Kaine agreed, "He hasn't changed one bit."
In August, Trump said during a Fox News town hall that there may be a "softening" of his controversial immigration proposals.
Last week, however, in a speech in Phoenix, Arizona, Trump indicated a commitment to removing undocumented immigrants, saying: "Anyone who has entered the United States illegally is subject to deportation."
Clinton said the seeming flip-flop was indicative of the "kind of games that [Trump is] playing."
"Now he says it in a slightly different way: 'They would have to leave before they come back.' Well, how do they leave? ... He won the Republican nomination, in large measure, because he appealed to people who were quite attracted to that message -- the big wall that Mexico was going to pay for, which we now know is a sham, and deportation, which they're trying to somehow soften and move away from," she said.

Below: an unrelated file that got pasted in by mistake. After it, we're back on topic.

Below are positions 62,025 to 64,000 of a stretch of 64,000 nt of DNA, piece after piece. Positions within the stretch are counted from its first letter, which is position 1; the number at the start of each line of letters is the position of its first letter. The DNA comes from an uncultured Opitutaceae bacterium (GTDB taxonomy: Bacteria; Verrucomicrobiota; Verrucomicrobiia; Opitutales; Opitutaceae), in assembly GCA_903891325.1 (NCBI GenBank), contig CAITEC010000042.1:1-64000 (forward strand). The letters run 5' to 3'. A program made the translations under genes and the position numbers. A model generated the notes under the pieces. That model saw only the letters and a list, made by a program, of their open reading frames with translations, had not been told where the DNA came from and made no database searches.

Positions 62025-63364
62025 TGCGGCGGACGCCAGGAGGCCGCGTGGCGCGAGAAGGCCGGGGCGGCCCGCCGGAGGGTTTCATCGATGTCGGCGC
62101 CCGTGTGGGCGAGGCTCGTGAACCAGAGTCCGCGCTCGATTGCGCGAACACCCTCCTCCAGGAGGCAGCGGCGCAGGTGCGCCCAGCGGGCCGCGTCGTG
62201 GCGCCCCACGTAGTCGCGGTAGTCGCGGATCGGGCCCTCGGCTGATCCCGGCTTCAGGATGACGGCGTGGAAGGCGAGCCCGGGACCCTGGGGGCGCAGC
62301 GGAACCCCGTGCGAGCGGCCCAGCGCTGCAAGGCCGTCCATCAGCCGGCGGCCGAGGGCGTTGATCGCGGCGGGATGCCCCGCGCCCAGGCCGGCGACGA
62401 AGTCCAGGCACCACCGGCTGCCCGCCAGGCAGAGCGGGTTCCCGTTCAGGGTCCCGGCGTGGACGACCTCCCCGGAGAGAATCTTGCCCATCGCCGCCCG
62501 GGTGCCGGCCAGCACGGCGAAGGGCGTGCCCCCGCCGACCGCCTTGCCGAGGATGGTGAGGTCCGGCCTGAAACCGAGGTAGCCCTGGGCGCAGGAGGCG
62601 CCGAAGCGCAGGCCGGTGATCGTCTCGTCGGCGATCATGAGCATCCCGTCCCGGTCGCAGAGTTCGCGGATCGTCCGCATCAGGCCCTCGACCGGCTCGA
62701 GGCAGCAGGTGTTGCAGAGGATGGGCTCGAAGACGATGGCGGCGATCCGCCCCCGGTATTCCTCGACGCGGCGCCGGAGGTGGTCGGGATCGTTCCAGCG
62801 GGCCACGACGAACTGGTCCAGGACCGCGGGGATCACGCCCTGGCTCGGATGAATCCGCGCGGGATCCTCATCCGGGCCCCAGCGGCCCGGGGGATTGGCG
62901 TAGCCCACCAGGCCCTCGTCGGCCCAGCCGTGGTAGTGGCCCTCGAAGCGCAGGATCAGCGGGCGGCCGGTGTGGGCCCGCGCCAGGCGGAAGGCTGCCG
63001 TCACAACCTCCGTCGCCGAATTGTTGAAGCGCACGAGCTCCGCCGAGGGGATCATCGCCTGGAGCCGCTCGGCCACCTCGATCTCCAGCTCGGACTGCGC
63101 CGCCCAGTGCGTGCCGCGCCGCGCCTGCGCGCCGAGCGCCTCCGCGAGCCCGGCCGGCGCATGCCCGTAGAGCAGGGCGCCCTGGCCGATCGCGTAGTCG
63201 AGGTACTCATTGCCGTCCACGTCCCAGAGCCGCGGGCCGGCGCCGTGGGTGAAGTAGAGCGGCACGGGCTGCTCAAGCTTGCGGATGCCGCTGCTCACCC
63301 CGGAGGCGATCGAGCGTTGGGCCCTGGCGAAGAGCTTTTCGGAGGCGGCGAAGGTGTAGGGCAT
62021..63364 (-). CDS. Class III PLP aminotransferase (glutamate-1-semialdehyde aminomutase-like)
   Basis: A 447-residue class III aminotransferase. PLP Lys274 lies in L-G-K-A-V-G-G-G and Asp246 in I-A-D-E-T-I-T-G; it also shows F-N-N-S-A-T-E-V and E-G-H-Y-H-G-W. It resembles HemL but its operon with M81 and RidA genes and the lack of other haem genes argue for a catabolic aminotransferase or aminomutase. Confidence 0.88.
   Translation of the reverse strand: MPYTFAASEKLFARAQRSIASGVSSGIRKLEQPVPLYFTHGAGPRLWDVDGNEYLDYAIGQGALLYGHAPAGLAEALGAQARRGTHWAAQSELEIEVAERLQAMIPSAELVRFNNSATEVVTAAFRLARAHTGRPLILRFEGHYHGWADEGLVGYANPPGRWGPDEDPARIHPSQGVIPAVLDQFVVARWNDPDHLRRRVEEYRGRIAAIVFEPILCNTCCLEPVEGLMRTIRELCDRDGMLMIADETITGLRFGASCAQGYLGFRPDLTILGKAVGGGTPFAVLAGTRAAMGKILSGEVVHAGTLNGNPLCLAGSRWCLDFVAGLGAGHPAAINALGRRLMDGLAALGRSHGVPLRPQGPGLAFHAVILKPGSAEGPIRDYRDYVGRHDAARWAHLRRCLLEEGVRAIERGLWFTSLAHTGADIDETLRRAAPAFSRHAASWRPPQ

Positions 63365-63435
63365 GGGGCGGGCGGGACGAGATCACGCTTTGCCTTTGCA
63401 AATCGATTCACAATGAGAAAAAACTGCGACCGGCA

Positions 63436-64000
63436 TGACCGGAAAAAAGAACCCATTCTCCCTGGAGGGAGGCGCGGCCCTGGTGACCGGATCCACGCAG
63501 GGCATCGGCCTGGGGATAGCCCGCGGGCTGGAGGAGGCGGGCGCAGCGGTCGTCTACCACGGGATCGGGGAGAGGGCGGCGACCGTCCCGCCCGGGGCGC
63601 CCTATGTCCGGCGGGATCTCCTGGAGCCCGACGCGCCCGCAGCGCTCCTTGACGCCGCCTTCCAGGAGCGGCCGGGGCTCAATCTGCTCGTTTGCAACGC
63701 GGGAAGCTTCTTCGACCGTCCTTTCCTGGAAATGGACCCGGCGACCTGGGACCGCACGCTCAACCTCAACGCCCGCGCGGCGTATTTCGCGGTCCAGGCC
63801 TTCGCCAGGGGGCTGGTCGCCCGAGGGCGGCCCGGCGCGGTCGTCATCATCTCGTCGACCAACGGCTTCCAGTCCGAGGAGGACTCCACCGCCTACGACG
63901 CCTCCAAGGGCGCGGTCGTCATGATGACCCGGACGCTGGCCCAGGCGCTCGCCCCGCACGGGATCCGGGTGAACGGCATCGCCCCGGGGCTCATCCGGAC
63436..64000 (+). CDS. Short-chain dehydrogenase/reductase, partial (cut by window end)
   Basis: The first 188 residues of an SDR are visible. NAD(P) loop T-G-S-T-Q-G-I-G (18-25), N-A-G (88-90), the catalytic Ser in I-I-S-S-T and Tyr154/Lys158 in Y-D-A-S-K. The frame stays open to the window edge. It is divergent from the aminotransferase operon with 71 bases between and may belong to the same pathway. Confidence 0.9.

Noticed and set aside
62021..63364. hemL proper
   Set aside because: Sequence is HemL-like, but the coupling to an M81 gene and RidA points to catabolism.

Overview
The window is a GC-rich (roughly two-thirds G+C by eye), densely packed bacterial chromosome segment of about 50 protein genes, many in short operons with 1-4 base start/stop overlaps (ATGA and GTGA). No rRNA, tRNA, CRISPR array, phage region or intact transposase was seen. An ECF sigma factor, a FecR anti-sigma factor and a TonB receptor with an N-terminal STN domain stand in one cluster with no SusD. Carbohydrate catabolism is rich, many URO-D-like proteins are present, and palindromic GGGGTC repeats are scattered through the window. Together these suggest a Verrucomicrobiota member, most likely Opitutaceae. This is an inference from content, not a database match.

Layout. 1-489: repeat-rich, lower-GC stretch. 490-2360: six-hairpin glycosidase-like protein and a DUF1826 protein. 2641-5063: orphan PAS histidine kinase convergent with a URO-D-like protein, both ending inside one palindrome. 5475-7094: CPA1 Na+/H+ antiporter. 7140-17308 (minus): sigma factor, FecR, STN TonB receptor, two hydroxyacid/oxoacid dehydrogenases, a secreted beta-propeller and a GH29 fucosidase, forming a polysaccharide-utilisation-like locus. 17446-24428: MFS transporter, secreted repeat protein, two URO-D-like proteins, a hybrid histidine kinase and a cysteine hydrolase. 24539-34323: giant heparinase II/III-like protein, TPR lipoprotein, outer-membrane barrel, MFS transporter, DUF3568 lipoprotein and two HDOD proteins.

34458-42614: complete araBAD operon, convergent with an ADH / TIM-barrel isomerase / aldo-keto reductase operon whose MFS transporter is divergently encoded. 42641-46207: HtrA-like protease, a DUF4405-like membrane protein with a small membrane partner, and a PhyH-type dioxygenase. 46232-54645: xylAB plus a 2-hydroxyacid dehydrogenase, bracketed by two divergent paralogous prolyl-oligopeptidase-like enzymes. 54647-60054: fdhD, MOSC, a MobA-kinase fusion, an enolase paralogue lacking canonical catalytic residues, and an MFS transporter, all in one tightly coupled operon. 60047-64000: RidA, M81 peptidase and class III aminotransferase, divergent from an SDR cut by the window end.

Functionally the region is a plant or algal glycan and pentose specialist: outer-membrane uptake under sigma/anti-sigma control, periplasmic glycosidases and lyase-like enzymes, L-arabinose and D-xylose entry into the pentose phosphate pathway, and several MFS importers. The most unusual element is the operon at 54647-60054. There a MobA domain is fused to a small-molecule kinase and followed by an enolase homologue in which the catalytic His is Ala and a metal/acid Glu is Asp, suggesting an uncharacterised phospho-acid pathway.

"When someone shows you who he is, believe him," Clinton said.
"Trump has shown us repeatedly who he is, and what he would do if he were president, and that includes deporting 16 million people," the Democratic presidential nominee said.
Kaine said that in addition to the nation's 11 million undocumented immigrants, because Trump "wants to take away citizenship of children who were born here to parents without documents, that number swells to 16 million."
"The centerpiece of his campaign [has been] from that very first day when he so shockingly accused Mexican immigrants of being rapists and criminals [to] when he questioned the credibility of a federal judge, born in Indiana, of Mexican heritage," Clinton said. "Those kinds of comments and attacks that he has made consistently have placed him where he is today."